FDA Issues Draft Guidance on Informed Consent for Sponsors, Investigators, and Institutional Review Boards

May 16, 2024

The U.S. Food and Drug Administration (FDA) recently issued a draft guidance document entitled, Key Information and Facilitating Understanding in Informed Consent. The draft guidance is intended specifically for sponsors, investigators, and institutional review boards (IRBs) involved with clinical trials. As the FDA explains, the draft guidance aims to align FDA regulations on human subject protections and IRBs with the updated Common Rule, a set of ethical standards for human research in the U.S. It aims to improve how participants are informed, requiring that the informed consent process starts with key information about the research and is presented clearly to aid understanding.

Here are some of the highlights:

Adding a “Key Information” Section to Informed Consent Forms

The FDA’s draft guidance proposes adding a requirement for informed consent forms used in connection with FDA-regulated clinical investigations to begin with a “key information” section. The FDA’s definition of “key information” would mirror that in the Common Rule, which defines this term to include information, “that is most likely to assist a prospective subject or legally authorized representative in understanding the reasons why one might or might not want to participate in the research.”

Innovative Approaches to Informed Consent Delivery

While the FDA’s guidance will require disclosure of key information if it becomes final, the guidance also proposes a flexible approach to delivering key information to prospective subjects and their representatives. Specifically, the draft guidance states that the FDA would, “encourage interested parties to develop innovative ways and utilize available technologies to provide key information.” As examples of “innovative ways” to provide key information, the FDA proposes “consulting in advance with patient advocacy groups,” or “using alternative media, such as illustrations, video, and electronic tablets.” The purpose of the key information is to let prospective subjects know why they would, or would not, want to participate in a trial.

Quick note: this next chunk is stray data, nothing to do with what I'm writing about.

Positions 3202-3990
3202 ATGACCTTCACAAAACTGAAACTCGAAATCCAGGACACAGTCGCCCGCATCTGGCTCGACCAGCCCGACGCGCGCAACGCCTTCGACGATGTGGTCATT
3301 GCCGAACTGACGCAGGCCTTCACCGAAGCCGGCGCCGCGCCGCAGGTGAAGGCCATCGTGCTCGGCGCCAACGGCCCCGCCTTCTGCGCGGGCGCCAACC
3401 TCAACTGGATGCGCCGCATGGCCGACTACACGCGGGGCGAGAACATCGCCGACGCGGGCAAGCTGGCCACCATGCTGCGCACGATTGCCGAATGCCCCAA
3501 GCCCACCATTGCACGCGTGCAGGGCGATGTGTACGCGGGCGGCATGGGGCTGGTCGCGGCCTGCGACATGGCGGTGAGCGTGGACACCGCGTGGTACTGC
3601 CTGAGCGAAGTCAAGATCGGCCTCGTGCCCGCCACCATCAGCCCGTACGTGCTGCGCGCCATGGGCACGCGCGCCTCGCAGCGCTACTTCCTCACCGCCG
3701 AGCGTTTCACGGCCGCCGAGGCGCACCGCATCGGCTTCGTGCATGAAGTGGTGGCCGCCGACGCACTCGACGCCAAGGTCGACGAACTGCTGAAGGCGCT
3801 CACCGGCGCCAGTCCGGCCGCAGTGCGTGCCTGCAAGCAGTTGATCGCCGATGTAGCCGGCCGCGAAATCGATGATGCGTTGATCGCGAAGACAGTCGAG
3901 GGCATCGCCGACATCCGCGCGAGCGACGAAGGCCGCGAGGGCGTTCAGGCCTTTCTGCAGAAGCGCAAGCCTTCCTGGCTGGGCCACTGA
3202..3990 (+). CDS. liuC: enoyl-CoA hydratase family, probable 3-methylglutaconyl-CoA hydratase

Key Information Requirements

Similarly, while what constitutes “key information” will vary between clinical trials, the FDA’s draft guidance offers some examples of the types of disclosures that may be necessary. For example, the FDA suggests that informed consent disclosures may need to provide information on the following topics, “in a concise and focused way that facilitates comprehension”:

  • Voluntary Participation and the Right to Discontinue Participation
  • Purpose of the Research, Expected Duration, and Procedures to Be Followed
  • Reasonably Foreseeable Risks and Discomforts
  • Reasonably Expected Benefits
  • Appropriate Alternative Procedures
  • Compensation and Medical Treatments for Research-Related Injuries
  • Costs Related to Subject Participation

The FDA’s suggested topics are neither exclusive nor mandatory. As with many other aspects of FDA compliance, a custom-tailored approach is required. The public comment period for this draft guidance has closed. The FDA is currently reviewing the feedback received. Stakeholders are advised to stay informed on updates and final publication details through the FDA's official communications.

Contact Us

Medical device and pharmaceutical manufacturers should prioritize reviewing the FDA’s draft guidance in light of their existing informed consent processes to ensure alignment with evolving compliance standards. Contact Gardner Law for help in reviewing your informed consent documents, identifying key information, and providing strategic guidance throughout the process.